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Share the Road with Trucks

Illustration for article titled Share the Road with Trucks

Every year there are numerous casualties recorded from road accidents involving trucks. According to Goldsboro personal injury lawyers’ website, “The Federal Motor Carrier Safety Administration (FMCSA) recently reported that driver actions or a failure to act are the underlying cause of 88 percent of truck accidents.” Driving with trucks takes some skill and requires more caution than usual. Yet surprisingly, many people hop on the road without taking the time to learn the requisite skills which are crucial to safety. If you are driving on a highway, there is not much you can do to avoid sharing the road with trucks. There are certain tips and safety precautions that should be taken into account whenever you find yourself sharing the road with a truck.

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Major Causes of Accidents

There are several reasons why sharing the road with larger vehicles can be dangerous. However, for a driver who is careful and safety conscious, this should not be too much of an issue. One of the main causes of truck related accident is due to smaller vehicles attempting to overtake a truck on the wrong side. This is usually overtaking on the right side as the truck is trying to negotiate a right-hand turn. This is really dangerous, and accidents happen because the truck cannot stop in time. Another major cause of truck related accidents is when a motorist gets into the blind spot of a truck. In such a case, there is likely to be an accident because the truck driver cannot see the motorist. This affects their ability to navigate or maneuver the vehicle when problems arise.

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Safety Tips

If you are ever on the road with an eighteen wheeler or any large vehicle, here are a few safety tips to keep in mind:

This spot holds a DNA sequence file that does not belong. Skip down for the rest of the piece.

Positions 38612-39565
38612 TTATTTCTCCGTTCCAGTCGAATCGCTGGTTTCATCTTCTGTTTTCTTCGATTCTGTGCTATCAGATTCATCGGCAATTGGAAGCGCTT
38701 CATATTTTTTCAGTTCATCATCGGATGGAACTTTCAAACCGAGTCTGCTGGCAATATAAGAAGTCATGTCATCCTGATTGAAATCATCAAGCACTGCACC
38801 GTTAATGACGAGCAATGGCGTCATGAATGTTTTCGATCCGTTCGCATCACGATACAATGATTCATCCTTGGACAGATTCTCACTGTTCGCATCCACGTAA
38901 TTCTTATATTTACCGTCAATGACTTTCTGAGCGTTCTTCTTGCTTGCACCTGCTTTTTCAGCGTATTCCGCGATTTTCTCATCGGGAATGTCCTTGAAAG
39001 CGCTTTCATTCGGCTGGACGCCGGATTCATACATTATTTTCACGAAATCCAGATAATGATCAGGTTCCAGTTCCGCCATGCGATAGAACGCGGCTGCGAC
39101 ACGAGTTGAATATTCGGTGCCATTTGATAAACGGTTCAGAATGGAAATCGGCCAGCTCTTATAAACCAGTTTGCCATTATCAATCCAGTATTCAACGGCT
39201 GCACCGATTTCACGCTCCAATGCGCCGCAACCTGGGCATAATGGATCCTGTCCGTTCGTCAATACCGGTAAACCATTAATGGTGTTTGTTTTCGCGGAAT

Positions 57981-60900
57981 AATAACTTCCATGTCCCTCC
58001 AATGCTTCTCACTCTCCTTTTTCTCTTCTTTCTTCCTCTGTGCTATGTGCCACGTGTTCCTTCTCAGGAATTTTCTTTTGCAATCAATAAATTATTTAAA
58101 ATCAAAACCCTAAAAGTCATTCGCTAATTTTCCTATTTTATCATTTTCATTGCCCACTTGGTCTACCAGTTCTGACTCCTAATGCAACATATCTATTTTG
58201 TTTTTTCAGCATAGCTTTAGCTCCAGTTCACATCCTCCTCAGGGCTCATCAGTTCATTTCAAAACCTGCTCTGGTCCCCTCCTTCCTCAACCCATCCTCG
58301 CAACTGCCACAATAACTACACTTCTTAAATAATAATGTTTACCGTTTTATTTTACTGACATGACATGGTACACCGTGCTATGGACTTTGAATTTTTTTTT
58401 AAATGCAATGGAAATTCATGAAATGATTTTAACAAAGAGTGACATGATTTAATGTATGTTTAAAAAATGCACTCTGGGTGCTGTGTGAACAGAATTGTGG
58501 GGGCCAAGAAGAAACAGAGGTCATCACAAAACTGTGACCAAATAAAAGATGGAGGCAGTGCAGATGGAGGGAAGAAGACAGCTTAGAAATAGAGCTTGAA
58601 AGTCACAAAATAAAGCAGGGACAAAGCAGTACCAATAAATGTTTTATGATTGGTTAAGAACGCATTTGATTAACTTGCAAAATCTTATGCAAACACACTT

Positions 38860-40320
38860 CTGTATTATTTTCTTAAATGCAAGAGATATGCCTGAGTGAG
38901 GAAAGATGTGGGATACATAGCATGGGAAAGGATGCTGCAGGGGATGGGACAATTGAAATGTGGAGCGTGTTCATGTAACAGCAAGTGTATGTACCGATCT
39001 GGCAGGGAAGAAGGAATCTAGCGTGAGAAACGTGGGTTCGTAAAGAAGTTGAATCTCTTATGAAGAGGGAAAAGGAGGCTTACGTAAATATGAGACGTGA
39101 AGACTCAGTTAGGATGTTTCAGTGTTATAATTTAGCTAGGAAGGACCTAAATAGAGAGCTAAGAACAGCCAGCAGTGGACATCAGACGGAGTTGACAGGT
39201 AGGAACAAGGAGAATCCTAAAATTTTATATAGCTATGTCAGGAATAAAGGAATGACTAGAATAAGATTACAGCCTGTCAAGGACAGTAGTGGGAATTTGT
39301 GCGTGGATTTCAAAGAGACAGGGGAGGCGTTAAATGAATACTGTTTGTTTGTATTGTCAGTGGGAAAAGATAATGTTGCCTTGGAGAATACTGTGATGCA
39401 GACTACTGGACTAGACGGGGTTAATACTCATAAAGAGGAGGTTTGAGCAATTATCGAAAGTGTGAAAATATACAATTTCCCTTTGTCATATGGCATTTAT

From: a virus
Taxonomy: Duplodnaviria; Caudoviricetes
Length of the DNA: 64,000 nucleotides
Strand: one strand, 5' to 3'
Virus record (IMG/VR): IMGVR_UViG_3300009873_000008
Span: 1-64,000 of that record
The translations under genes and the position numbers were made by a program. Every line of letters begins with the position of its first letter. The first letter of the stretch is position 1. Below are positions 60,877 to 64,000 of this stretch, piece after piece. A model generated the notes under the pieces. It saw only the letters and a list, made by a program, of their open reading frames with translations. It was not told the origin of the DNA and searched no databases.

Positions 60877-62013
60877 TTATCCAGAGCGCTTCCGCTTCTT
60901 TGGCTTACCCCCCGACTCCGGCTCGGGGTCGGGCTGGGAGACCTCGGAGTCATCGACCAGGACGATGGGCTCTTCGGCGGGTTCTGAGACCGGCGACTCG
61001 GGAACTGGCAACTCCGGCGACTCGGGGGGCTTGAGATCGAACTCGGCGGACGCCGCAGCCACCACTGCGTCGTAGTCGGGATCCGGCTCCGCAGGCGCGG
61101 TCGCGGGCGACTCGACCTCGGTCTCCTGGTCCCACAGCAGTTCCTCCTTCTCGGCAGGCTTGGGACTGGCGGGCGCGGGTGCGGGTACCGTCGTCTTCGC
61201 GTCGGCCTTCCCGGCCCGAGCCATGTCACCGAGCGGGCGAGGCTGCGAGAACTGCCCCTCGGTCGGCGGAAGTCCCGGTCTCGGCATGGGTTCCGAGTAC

- Don’t drive in a trucker’s blind spots. There are more blind spots with trucks, as they have blind spots to the rear and right. The best side of the truck is either the mid left side of the truck or on the right front corner.

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- Don’t be impatient while reversing. Smaller vehicle drivers must realize that it is not easy to reverse when you are driving a 48-foot trailer and not crash into anything. It takes a few times of trying to get it right especially in really tight areas. Be patient with the driver and allow them to reverse successfully.

- Don’t cut-off truck drivers. Avoid trying to worm your way into a small space in traffic to get ahead of a truck. Do not ever step on your brake suddenly once you get in front of a truck. (No matter the reason you may have). It takes trucks a greater distance to stop than the average small car. You are putting yourself at risk if you do any of these.

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- Don’t hesitate to assist in lane changes or merges. Acknowledge that it is difficult for either a 22 ft tractor or a 48 ft trailer to negotiate into traffic easily. Once you see the trucker’s turn signal, leave enough space for them to change lanes or merge.

- Don’t try to play policeman. Trying to prove that you know the laws on speed, and that the trucker does not, in certain situations may not be the best idea. For instance, truckers driving fully loaded trucks negotiate hilly areas differently than the average driver. As the truck goes up it moves extremely slowly. However, it gathers speed very quickly going down. It is not as a result of carelessness, but to better handle going up the next hill. The best thing to do is allow the truck pass and avoid incidents or accidents.

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Blind Spot Rules

If you do find yourself driving behind or behind a truck, it is good to be aware of where the blind spots are and how to navigate around them. These rules will keep you safe:

- Do not linger alongside any type of large truck.

- If you find yourself alongside a truck, try to move on past or back off so that the driver can see you.

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- Check to see if you can see the driver’s face in the mirror. This is a clear indication of whether you are visible to that driver or not. In other words, if you cannot see them, they most likely cannot see you.

- As much as possible overtake the truck on the left side. This is where that vehicle has a smaller blind spot. On the right, however, the blind spot is larger, making it riskier to overtake.

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- Give large trucks distance so that the trucker can see you there at all times.

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